A Problem Which Changed Mathematics
You’d have a hard time finding KÃ¶nigsberg on any modern maps, but one particular quirk in its geography has made it one of the most famous cities in mathematics. The medieval German city lay on both sides of the Pregel River. At the center were two large islands. The two islands were connected to each other and to the river banks by seven bridges. Carl Gottlieb Ehler, a mathematician who later became the mayor of a nearby town, grew obsessed with these islands and bridges.
He kept coming back to a single question: Which route would allow someone to cross all seven bridges without crossing any of them more than once? Think about it for a moment. You should. It’s not possible. But attempting to explain why led famous mathematician Leonhard Euler to invent a new field of mathematics.
Carl wrote to Euler for help with the problem. Euler first dismissed the question as having nothing to do with math. But the more he wrestled with it, the more it seemed there might be something there after all. The answer he came up with had to do with a type of geometry that did not quite exist yet, what he called the Geometry of Position, now known as Graph Theory. Euler’s first insight was that the route taken between entering an island or a riverbank and leaving it didn’t actually matter.
Thus, the map could be simplified with each of the four landmasses represented as a single point, what we now call a node, with lines, or edges, between them to represent the bridges. And this simplified graph allows us to easily count the degrees of each node. That’s the number of bridges each land mass touches.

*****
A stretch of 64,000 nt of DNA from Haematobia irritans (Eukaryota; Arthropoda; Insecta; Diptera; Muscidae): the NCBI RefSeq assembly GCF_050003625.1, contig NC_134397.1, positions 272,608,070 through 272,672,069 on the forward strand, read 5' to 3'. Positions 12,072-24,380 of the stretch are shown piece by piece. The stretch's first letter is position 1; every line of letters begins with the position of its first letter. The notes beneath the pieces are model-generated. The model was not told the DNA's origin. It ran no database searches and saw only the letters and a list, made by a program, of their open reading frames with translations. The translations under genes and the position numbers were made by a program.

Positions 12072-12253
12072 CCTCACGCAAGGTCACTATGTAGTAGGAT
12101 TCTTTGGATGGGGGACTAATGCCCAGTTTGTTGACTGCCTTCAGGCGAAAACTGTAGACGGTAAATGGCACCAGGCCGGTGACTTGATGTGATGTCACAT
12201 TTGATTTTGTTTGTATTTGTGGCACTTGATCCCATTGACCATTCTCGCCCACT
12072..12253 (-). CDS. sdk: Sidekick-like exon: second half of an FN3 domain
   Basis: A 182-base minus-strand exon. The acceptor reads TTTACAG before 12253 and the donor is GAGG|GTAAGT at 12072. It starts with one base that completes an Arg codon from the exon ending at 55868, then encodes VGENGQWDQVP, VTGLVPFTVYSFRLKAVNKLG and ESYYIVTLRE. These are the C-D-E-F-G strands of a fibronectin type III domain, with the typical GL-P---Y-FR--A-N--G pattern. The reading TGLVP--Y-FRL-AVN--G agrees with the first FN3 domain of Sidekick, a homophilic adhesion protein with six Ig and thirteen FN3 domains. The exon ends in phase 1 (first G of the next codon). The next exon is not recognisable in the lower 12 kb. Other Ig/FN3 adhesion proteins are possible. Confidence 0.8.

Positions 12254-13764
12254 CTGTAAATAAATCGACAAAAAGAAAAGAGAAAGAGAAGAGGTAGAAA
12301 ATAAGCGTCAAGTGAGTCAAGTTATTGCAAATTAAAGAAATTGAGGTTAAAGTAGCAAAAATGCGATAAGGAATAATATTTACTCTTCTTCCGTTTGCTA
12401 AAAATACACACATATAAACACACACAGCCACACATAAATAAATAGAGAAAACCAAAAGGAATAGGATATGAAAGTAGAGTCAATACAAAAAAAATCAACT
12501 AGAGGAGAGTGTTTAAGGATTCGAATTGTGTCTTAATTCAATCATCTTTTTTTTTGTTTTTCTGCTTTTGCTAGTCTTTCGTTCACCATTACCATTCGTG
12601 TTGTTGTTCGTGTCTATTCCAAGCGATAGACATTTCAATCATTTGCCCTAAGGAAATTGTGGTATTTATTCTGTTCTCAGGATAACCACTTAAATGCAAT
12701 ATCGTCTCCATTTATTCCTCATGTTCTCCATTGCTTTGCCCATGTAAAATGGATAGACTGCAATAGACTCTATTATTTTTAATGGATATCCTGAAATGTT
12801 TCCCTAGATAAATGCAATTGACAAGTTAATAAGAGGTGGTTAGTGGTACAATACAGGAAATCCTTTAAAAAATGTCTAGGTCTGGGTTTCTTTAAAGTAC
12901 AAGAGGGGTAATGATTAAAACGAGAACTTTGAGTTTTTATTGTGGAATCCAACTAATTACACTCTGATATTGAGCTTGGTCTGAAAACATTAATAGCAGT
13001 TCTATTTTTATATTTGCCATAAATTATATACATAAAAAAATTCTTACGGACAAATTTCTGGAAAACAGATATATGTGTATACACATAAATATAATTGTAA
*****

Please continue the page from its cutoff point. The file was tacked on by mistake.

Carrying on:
Why do the degrees matter? Well, according to the rules of the challenge, once travelers arrive onto a landmass by one bridge, they would have to leave it via a different bridge. In other words, the bridges leading to and from each node on any route must occur in distinct pairs, meaning that the number of bridges touching each landmass visited must be even.
The only possible exceptions would be the locations of the beginning and end of the walk. Looking at the graph, it becomes apparent that all four nodes have an odd degree. So no matter which path is chosen, at some point, a bridge will have to be crossed twice. Euler used this proof to formulate a general theory that applies to all graphs with two or more nodes. A Eulerian path that visits each edge only once is only possible in one of two scenarios.
The first is when there are exactly two nodes of odd degree, meaning all the rest are even. There, the starting point is one of the odd nodes, and the end point is the other. The second is when all the nodes are of even degree. Then, the Eulerian path will start and stop in the same location, which also makes it something called a Eulerian circuit. So how might you create a Eulerian path in KÃ¶nigsberg? It’s simple. Just remove any one bridge. And it turns out, history created a Eulerian path of its own.
During World War II, the Soviet Air Force destroyed two of the city’s bridges, making a Eulerian path easily possible. Though, to be fair, that probably wasn’t their intention. These bombings pretty much wiped KÃ¶nigsberg off the map, and it was later rebuilt as the Russian city of Kaliningrad.
So while KÃ¶nigsberg and her seven bridges may not be around anymore, they will be remembered throughout history by the seemingly trivial riddle which led to the emergence of a whole new field of mathematics.